The original UK edition of Story Teller was published by Marshall Cavendish between 1982 and 1985. It was also sold in other countries including Ireland, South Africa and Malaysia. The following article is based on the Wikipedia page with additions of my own.
The original collection
The original Story Teller was released from December 1982 and throughout 1983 as a fortnightly partwork. Each magazine contained a selection of children’s stories, some traditional folk tales like Anansi the Spiderman, some classic children’s tales such as Gobbolino the Witch’s Cat, and some contemporary works written especially for the series, like Timbertwig. Most issues contained a poem as well.
The stories were accompanied by lavish colour artwork, and inside each issue was a leaflet with an offer to purchase custom made binders for the magazine as well as cases to hold the tapes. Each issue of Story Teller came with a cover-mounted cassette tape containing a reading of the stories, complete with music and sound effects. What set Story Teller apart from other partworks was that the stories were read by professional actors and celebrities of the time, including Richard Briers, Sheila Hancock, Derek Jacobi, and Nigel Lambert.
Two distinguishing features of the audio cassettes were the Story Teller jingle that introduced and ended each tape and the characteristic “ping!” that sounded when the time came to turn the pages to encourage children to read along. The Story Teller jingle is an existing track called Children’s Carnival by Ted Atking and Alain Feanch.
Longer stories were split over multiple issues to encourage parents to buy the next issue. These were referred to as Story Teller Serials. As one serial came to end, another would start. Many of these would be simple two-part stories such as Gulliver’s Travels, but a selection of stories (usually classics such as Peter Pan and the The Wizard of Oz) were spread over several issues. Pinocchio was the longest serial, with seven installments.
The original collection was 26 issues long with each tape lasting up to 45 minutes. An exception was issue 26, which was 90 minutes long because it also contained the special preview issue for Story Teller 2, which immediately followed the original series.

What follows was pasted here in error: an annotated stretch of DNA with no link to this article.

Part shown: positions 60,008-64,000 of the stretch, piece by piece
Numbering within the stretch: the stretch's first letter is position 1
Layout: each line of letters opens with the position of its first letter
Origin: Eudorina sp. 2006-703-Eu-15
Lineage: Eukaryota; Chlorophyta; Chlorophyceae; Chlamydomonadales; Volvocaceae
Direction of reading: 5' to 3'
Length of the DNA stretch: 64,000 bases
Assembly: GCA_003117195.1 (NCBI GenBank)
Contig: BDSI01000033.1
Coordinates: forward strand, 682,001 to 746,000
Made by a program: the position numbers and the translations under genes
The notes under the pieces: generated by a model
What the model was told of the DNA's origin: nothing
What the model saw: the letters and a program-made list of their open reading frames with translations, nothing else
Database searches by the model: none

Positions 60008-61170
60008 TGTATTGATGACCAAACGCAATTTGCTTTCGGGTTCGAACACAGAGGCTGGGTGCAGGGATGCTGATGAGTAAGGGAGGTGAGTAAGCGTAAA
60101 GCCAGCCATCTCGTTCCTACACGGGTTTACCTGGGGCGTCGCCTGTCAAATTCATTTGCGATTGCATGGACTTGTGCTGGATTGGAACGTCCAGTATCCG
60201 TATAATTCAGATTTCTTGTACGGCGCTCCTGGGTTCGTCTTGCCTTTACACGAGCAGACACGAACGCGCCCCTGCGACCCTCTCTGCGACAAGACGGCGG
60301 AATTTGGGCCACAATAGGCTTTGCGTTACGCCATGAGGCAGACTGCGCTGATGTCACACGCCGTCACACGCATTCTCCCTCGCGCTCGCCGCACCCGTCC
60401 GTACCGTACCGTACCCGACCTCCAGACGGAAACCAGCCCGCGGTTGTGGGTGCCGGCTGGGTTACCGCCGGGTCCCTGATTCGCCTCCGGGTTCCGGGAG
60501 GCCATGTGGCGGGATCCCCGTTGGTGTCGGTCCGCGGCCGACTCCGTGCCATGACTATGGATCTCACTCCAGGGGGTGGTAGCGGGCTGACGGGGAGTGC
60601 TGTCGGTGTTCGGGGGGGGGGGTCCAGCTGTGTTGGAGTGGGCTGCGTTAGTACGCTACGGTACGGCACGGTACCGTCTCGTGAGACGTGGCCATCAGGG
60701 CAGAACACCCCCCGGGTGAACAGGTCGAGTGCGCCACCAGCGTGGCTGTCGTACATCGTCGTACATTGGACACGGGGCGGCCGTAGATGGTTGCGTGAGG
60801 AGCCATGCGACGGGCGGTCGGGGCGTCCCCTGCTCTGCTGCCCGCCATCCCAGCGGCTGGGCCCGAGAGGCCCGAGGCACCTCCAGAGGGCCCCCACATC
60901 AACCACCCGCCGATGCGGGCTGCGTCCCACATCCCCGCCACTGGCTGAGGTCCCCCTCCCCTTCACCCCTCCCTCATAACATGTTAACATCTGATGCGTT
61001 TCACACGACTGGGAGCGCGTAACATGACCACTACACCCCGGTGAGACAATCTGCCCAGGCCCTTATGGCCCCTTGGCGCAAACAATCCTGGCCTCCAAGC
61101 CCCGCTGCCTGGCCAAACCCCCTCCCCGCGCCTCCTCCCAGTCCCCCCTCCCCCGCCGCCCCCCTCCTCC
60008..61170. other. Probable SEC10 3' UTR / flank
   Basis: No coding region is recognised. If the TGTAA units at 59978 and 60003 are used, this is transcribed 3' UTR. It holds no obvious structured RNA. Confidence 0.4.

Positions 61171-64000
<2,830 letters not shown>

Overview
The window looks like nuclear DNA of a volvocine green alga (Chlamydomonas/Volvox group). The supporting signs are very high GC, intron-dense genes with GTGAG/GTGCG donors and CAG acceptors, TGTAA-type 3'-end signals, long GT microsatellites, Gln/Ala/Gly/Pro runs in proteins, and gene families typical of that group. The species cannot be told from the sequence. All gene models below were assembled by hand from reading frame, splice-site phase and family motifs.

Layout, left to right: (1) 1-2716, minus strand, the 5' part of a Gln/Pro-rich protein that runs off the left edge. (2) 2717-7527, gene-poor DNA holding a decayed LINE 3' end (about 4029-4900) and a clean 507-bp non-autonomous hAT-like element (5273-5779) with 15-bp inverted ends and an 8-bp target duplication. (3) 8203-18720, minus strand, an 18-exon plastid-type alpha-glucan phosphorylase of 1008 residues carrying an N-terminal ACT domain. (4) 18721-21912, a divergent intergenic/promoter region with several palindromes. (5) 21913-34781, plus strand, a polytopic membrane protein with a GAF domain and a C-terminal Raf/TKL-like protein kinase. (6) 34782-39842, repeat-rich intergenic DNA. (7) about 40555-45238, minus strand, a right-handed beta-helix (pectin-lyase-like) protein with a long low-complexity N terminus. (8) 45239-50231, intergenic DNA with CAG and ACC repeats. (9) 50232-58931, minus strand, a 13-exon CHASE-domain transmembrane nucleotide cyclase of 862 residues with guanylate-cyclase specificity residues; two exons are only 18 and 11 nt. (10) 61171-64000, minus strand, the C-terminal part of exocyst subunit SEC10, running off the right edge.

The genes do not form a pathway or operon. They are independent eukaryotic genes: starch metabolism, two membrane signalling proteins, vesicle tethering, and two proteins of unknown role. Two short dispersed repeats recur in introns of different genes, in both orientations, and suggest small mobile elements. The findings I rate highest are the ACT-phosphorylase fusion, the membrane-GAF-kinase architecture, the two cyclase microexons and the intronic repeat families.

Story Teller 2, which was previewed in issue 26 of the original Story Teller series in the UK, continued the tradition of the original by combining traditional, classic, and contemporary children’s stories. Twenty-six issues were published. Popular characters returned for new adventures including Gobbolino and Grogre the Ogre but, surprisingly, not Timbertwig.
Like its predecessor, Story Teller 2 featured stories from different genres in each issue, but the story categories used the original series were dropped (such as Tales of Today, Rhymes and Verses and Cartoon Heroes). The poems always appeared on the inside back cover of each issue, whereas in the original series they did not have a permanent slot. There were two exceptions: part 13 and part 26 did not contain any poems. Instead, the pages normally reserved for the poems contained a preview of volume two of Story Teller 2 and an alphabetical listing of the stories respectively.
Little Story Teller
When Story Teller 2 ended, Marshall Cavendish followed it up with another 26-part series, Little Story Teller, which, as its title suggests, was aimed at a younger audience than the original series. Many of the stories in Little Story Teller featured the adventures of the inhabitants of the Magic Mountain, which included Leroy the Lion, Dotty the Dragon, and Morris and Doris the hamsters. Many of the fairy tales from Story Teller 1 and 2 were retold for a younger audience and given new illustrations. Unique to this series, there were activity pages, songs and nursery rhymes.
Three Christmas specials were also published. Released annually along with each series, the Christmas Story Tellers featured festive stories and even songs. The third Christmas Story Teller included stories suited to both the original series and Little Story Teller. Of the Christmas specials only Christmas Story 2 was made available in New Zealand or Australia, under the title of Christmas Story Time.
Story Teller Song Book
Christmas Story 3 was widely assumed to be the last title from the Story Teller series but in 1986, Marshall Cavendish released the Story Teller Song Book. The 52-page publication contained 20 all-time sing-along favourites rather than stories but it still retained the Story Teller tradition of featuring colouring and activity pages as well as an accompanying cassette tape.
My Big Book of Fairy Tales
In 1987, Marshall Cavendish revisited the world of Story Teller by publishing a big hardback book called My Big Book of Fairy Tales. Although the publication lacked the Story Teller branding, it was essentially a compilation of the best stories from Story Teller; it contained 73 stories from the two series and three Christmas issues. The original text and illustrations were used, except for the story “The Frog Prince”, which featured new artwork (for no apparent reason). The book was rereleased in 1989 with a different cover and again in 1994. Unlike the partwork, My Big Book of Fairy Tales was not accompanied by a cassette.
The partwork is now regarded as highly collectable, and issues can still be found today in secondhand and charity shops, but finding a complete set can be very difficult. Digital copies can also be found on auction sites such as eBay, but these are of dubious legality